15 May 2022

What it Means to be a Civilian Climate Corps Fellow

Written by: Daniel Asyn

While connecting with the land and the community in the Low Country here in South Carolina has been great, its also important to remember why we are doing this. This fellowship is designed to be an 18-month long program to develop a rapid climate vulnerability and risk assessment at our stations. While my focus is on Santee NWR, the hope is that through the program, fellows will develop a framework or product that can be applicable to other refuges across the nation. Getting boots on the ground working with biologists and equipment operators and reading through the plans and documents of the refuge has allowed us the opportunity of really getting to know the refuge we were assigned to, the habitats and landscapes that compose it, and its inhabitants both yearlong and migrant.

 Having both an on the ground perspective coupled with the textbook knowledge has allowed me to become familiar with and appreciate the habitats and species Santee NWR was established for and protects. Reading and seeing the refuge, its habitats and species is one thing, reading and seeing the effects of climate on the refuge is another and that’s where climate tools and historical data has been most helpful. All of this was wrapped up in the first of four steps with an in person meeting at the beginning of May. 

Having an in-person meeting, at Big Oaks NWR in Indiana, of the Climate Corps fellows and supervisors was a perfect way to transition from one phase to the next. While together we were able to compare what we’ve learned about our individual refuges and learn from the numerous presenters and guest speakers. With the first step of this project, acquainting ourselves with our wildlife refuge complete, we began to focus on the next part, identifying the most important influences both climatic and non-climatic to each refuge. This will help us assess the risks that each refuge could face in the context of climate change.  We aim to build our assessment of models and climate tools, that we learned to use during our week long conference. The goal is that the assessments we make at this step will inform our work in phase 3 of our project, where we will develop scenarios of possible futures the refuge could encounter and the metrics for monitoring target species representative of the habitats.  After the scenarios and monitoring methods have been determined, applying a R.A.D. or Resist-Accept-Direct perspective on the scenarios to help make a final recommendation will be the final step.  All of this sounds daunting and complicated, and yet working with others like the fellows, experts, refuge managers, and volunteers, tackling such a big obstacle seems possible. Especially with the continuous updates on tools, resources, and data it feels like now more than ever there is a focus on mitigating the effects of climate change, now and in the future. Models like Climate Mapper’s Climate Toolbox ( and NOAA’s Climate-at-a-Glance ( are both free and online for anyone to use, and are the exact same tools we are using in our work to assess the possible effects of climate change. My hope of sharing tools like these is that communities can come together and start considering how they can better prepare themselves as well when it comes to reducing the effects of climate change on infrastructure, health and our wildlife.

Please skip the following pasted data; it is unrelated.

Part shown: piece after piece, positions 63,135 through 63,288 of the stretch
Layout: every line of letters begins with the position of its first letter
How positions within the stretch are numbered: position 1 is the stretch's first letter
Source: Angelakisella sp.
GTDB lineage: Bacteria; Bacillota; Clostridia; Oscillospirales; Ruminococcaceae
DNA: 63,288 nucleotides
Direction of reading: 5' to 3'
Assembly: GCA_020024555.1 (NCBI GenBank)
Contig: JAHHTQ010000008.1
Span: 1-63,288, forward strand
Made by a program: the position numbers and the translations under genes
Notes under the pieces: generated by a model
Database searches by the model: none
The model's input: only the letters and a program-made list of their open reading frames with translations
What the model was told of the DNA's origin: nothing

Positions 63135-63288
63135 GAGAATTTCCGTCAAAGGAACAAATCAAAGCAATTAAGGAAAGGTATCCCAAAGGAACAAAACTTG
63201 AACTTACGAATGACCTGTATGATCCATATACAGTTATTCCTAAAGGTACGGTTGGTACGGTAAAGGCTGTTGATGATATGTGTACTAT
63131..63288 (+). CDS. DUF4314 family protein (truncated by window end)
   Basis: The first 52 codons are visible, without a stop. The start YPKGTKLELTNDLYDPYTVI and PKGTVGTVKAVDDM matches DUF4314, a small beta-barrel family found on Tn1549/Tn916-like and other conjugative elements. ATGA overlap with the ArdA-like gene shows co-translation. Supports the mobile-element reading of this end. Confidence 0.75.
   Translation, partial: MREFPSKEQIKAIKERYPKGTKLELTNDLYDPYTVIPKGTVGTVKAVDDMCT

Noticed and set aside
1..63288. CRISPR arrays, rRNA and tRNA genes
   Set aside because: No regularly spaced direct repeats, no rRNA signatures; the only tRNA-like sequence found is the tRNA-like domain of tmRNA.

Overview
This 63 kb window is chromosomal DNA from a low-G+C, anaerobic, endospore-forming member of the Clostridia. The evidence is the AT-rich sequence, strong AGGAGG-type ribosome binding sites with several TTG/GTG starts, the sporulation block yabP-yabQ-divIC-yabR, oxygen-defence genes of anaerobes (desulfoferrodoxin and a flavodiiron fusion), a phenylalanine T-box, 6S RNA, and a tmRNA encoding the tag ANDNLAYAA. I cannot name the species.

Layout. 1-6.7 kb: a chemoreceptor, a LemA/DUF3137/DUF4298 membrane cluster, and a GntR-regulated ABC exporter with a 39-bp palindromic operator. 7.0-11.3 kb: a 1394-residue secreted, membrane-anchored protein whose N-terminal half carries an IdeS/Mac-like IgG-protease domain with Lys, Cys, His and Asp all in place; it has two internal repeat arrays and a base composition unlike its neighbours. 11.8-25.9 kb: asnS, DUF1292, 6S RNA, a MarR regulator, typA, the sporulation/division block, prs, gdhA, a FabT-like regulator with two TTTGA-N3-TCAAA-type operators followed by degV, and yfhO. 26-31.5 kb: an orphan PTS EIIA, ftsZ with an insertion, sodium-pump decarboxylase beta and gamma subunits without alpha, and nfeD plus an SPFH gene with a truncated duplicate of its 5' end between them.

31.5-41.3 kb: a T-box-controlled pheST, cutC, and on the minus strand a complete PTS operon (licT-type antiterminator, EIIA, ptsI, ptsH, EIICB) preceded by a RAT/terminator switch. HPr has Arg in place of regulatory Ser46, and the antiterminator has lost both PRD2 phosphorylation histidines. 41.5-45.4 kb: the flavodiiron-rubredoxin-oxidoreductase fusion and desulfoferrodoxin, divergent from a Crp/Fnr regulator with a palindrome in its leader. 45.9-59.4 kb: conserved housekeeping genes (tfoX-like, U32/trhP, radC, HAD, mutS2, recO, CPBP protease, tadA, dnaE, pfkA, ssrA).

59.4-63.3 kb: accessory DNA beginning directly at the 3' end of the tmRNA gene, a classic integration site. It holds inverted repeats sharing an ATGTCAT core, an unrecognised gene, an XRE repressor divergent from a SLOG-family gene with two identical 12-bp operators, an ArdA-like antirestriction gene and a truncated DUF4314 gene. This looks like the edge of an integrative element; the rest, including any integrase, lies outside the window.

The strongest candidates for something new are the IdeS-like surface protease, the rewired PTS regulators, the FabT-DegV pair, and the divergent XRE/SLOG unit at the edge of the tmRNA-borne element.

Agency: U.S. Fish and Wildlife Service

Program: Civilian Climate Corps Program (CCC)

Location: Santee NWR

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